The global COVID-19 pandemic has accelerated a trend underway for the last decade: the enlistment of private-sector commercial finance for development. This finance can be brought in through (1) regular cross-border flows, (2) blended finance, and (3) impact bonds. This briefing argues that intensified foreign financial inflows are likely to draw African economies further into financialization, which increases financial instability and can undermine the democratic process, jeopardizing just socio-economic development. Specifically, the short-termism of portfolio flows requires costly reserve accumulation; FDI exposes firms to demands for shareholder value generation; and external debt introduces exchange rate risk for domestic borrowers. Peer reviewed

  • English
    Authors: 
    Hunger, Sophia; Hutter, Swen;
    Publisher: London School of Economics and Political Science
    Country: United Kingdom

    Fridays for Future, which was set up to campaign against climate change, has had a major impact across Europe. Yet the Covid-19 outbreak has forced the movement to adopt new strategies beyond public demonstrations. Sophia Hunger and Swen Hutter examine how supporters were mobilised in Germany during a recent online climate strike.

  • Other research product . Other ORP type . 2020
    English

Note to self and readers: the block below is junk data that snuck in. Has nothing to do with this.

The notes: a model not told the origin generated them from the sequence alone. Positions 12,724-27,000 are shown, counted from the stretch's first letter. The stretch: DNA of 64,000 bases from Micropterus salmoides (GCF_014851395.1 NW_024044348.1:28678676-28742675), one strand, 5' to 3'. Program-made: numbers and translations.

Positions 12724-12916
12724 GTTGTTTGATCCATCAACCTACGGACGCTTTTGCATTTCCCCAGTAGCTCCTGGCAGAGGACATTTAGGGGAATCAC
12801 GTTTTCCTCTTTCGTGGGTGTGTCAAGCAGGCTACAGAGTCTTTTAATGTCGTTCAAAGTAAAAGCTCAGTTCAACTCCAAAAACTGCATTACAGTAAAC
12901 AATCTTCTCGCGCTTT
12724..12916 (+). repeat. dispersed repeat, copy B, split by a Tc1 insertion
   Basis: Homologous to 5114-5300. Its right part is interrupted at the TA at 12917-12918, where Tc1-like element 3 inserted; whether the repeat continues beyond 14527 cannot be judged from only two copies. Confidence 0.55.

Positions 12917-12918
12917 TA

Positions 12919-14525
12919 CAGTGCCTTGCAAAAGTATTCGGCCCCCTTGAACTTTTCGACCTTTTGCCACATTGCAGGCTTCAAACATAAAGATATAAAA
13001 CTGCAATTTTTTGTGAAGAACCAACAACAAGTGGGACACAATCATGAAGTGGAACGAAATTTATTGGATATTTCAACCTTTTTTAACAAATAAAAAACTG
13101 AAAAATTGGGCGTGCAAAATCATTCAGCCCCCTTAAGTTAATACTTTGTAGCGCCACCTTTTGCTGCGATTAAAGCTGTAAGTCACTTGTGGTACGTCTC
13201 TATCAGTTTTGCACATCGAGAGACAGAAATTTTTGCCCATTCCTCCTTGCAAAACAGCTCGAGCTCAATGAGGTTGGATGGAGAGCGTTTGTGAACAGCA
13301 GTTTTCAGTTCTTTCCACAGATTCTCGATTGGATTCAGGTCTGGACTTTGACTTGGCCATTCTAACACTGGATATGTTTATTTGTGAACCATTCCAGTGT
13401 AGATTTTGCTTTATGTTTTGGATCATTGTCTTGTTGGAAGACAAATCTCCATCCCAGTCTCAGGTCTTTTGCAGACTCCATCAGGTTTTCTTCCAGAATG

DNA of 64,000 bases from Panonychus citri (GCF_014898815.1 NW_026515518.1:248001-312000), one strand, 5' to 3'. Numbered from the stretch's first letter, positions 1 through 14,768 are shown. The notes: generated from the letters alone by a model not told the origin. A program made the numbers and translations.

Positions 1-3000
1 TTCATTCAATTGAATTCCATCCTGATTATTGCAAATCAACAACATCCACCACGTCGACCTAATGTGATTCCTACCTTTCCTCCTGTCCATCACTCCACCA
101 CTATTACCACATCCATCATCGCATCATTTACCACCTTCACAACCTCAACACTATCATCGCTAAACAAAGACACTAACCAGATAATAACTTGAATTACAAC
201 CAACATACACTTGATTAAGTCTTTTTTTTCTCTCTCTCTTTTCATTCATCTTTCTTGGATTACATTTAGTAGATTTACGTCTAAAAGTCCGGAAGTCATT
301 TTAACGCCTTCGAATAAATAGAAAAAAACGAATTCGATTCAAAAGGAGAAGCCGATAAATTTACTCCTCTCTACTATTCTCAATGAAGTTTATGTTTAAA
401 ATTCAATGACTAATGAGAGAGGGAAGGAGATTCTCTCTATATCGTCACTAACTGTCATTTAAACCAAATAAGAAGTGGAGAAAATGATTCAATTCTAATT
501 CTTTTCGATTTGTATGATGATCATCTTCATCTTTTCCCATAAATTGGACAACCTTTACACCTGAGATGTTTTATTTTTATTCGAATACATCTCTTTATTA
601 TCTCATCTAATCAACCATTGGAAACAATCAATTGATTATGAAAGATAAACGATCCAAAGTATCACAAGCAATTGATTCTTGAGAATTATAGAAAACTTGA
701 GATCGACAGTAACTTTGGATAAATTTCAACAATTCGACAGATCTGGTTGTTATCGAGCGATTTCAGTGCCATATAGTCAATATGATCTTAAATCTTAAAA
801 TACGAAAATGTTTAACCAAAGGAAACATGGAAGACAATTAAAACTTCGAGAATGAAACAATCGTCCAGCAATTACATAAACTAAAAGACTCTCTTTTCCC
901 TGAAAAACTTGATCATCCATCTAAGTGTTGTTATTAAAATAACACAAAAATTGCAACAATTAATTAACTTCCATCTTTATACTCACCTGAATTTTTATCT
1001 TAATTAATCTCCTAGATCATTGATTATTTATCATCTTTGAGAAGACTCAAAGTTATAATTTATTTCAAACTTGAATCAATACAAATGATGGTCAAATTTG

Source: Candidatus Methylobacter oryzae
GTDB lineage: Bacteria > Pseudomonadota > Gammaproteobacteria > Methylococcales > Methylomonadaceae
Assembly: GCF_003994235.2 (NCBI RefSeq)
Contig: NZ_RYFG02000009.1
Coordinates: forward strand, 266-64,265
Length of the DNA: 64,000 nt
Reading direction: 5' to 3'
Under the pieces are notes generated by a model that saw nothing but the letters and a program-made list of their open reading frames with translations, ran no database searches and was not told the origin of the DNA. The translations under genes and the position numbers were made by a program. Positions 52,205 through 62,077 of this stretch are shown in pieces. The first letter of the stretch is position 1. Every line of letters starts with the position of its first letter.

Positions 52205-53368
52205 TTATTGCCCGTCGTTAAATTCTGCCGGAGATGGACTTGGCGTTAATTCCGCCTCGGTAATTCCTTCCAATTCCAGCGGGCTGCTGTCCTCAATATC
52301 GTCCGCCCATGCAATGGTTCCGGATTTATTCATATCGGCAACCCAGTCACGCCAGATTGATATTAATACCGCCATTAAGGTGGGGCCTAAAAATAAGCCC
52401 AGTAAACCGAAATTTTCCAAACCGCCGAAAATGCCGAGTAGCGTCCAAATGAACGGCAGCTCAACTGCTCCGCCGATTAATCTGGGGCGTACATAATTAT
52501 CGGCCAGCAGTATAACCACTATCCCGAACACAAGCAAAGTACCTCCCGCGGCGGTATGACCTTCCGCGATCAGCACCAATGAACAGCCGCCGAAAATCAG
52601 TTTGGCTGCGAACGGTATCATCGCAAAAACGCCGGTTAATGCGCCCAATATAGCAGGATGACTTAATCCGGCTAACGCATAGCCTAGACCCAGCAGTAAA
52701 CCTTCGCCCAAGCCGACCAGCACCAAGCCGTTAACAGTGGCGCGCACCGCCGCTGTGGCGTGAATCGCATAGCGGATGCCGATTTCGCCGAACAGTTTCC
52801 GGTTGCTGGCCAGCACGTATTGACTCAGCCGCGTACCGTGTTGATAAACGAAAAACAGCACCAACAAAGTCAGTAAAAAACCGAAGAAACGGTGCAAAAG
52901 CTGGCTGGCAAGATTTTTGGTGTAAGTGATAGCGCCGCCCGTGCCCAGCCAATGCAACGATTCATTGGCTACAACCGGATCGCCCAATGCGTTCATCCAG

Authors: 
    Das, Ranjana;
    Publisher: London School of Economics and Political Science
    Country: United Kingdom

    As the COVID-19 pandemic creates an array of unprecedented pressures on society, and on parents and children, its impacts are likely to be felt intensely in pregnancy and maternity. To mark Maternal Mental Health Awareness Week, Dr Ranjana Das, Reader in Media and Communication at the University of Surrey and LSE alumni, outlines the potential impacts from the rapid move to online support to meet the needs of isolated new mums. Discussing her new book, Early Motherhood in Digital Societies: Ideals, Anxieties and Ties of the Perinatal, she argues in favour of a strategy for maternal digital well-being which distinguishes the specific needs of mothers and offers integrated digital and offline service provision.

  • English
    Authors: 
    Rose, Louise; Xyrichis, Andreas; Metaxa, Victoria; Pattison, Natalie; Graham, Tanya; Ramsay, Pam; Saha, Sian; Meyer, Joel;
    Country: United Kingdom